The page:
While the Obama administration can find plenty of legal and national security justifications to suspend part of its military aid to Egypt, the move does not carry enough leverage in its current form to promote an inclusive political process in the country. The cut could prove insignificant, given the cash flow available to Cairo, and it might end up backfiring and undercutting U.S. influence in the country.
The State Department announced hours ago that it will “continue to hold the delivery of certain large-scale military systems and cash assistance to the government pending credible progress toward an inclusive, democratically elected civilian government through free and fair elections.” The suspension on military aid, which currently totals $1.3 billion a year, will primarily target he shipment of a dozen Apache helicopters, according to the Washington Post. The New York Times reported it will involve suspending tanks, helicopters and fighter jets shipments. The U.S. is currently withholding $585 million as part of this year’s budget and is halting the delivery of four F-16 warplanes.
The aid suspension will not, however, include a cut in support to counter terrorism operations or security issues in Sinai and on the Gaza border, nor will it affect spare parts or training support.
U.S. officials refer to Obama’s speech at the United Nations last month as the groundwork for such a partial suspension. In that speech Obama announced that Washington “has not proceeded with the delivery of certain military systems, and our support will depend upon Egypt’s progress in pursuing a democratic path.” In other words, the failure of Egypt’s military and the interim government to launch an inclusive political process with the Muslim Brotherhood, after ousting the elected President Mohammad Mursi in July, is the reason for the current suspension.
By cutting some of the aid, the U.S. is sending a warning to the Egypt’s military and hoping to force a reassessment of their policy towards the political transition in the countryJoyce Karam
Politically, there are three pillars that drive the American administration’s calculus. The first is the pressure on the White House from Congress and the political elite to do something in the face of the military crackdown against the Brotherhood. Egyptian authorities forcefully dismantled the group’s sit-ins in August killing at least 600 people, arrested its political leaders and most recently have initiated legal action to disband the organization. Secondly, the stability of Egypt has become a bigger concern to the administration with recurring clashes across the country and the inability of different factions to reconcile their differences.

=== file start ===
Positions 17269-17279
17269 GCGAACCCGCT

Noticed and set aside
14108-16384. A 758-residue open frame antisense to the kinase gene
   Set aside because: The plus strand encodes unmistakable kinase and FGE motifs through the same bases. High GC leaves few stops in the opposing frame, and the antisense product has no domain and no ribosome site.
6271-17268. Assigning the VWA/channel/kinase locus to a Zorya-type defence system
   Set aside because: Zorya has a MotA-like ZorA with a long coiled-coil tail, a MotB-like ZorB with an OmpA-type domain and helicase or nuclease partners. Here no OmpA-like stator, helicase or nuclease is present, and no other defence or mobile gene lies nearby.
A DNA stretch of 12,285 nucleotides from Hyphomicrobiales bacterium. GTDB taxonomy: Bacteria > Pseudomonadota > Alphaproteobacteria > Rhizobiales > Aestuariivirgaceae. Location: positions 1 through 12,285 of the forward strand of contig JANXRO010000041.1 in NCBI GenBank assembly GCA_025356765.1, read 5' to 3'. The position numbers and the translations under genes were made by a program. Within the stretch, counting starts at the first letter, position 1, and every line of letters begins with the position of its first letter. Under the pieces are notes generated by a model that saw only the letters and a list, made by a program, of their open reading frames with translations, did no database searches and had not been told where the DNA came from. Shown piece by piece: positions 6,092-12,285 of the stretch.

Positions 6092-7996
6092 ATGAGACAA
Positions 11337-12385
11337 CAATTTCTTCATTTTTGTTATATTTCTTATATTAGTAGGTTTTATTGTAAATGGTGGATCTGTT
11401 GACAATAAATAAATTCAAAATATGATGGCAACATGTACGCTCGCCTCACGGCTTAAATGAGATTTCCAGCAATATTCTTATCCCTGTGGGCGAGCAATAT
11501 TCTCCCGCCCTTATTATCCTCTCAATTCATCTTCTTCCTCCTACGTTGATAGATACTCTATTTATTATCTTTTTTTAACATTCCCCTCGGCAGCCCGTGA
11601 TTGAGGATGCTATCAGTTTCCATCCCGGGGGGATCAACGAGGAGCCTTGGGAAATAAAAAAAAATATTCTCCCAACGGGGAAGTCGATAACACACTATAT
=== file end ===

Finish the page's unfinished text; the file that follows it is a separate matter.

Thirdly, and most importantly, is the fear among U.S. policymakers that clamping down on the Brotherhood and driving its leaders back into jails or hiding will ultimately make the movement more radicalized and could produce another Ayman Zawahiri. It is those same tactics, used by the former government of Hosni Mubarak, that helped drive Zawahiri from the streets of Cairo to the helm of al-Qaeda. This is a nightmare waiting to happen for Washington and one that the administration has been hoping to avoid since the ouster of Mubarak in 2011.
A slap on the wrist
By cutting some of the aid, the administration is sending a warning to the country’s military and hoping to force a reassessment of their policy towards the political transition in Egypt and the Brotherhood. However, judging from the public discourse and their prior actions, it is very unlikely that this slap on the wrist will change the policy course for Egypt’s generals, who have been defiant and stubborn throughout the crisis.
Technically speaking, it is hard to see how withholding a dozen apache helicopters and four F-16s will be a game changer for the military establishment. Since the U.S. floated the idea of cutting the aid, 15 billion dollars were pledged by Gulf states, Russia even offered to conduct military exercises. While it is true that there is no alternative to the superiority of U.S. military aid today, the proposed cuts will not touch the spare parts and the training that gives the U.S. its leverage. The suspension is too little too late and while it could be an initial warning sign, it’s unlikely to change General Abdel Fattah al-Sisi’s actions.
The cutback could, however, risk fueling more anti-Americanism on the Egyptian street. Especially since the U.S. message has not been clearly defined after the events of June 30.
The curb in aid, even if it is simply a symbolic and temporary act, is a risky gesture on behalf of the American administration. First and foremost, it could harm U.S.-Egypt relations. Pursuing vigorous diplomatic efforts with regional countries such as Turkey and Qatar on the one hand, and Saudi Arabia and the UAE on the other, to bridge their differences on Egypt and push for a political roadmap might be more effective in securing U.S. interests in Cairo in the long run.
Joyce Karam is the Washington Correspondent for Al-Hayat Newspaper, an International Arabic Daily based in London. She has covered American politics extensively since 2004 with focus on U.S. policy towards the Middle East. Prior to that, she worked as a Journalist in Lebanon, covering the Post-war situation. Joyce holds a B.A. in Journalism and an M.A. in International Peace and Conflict Resolution. Twitter: @Joyce_Karam
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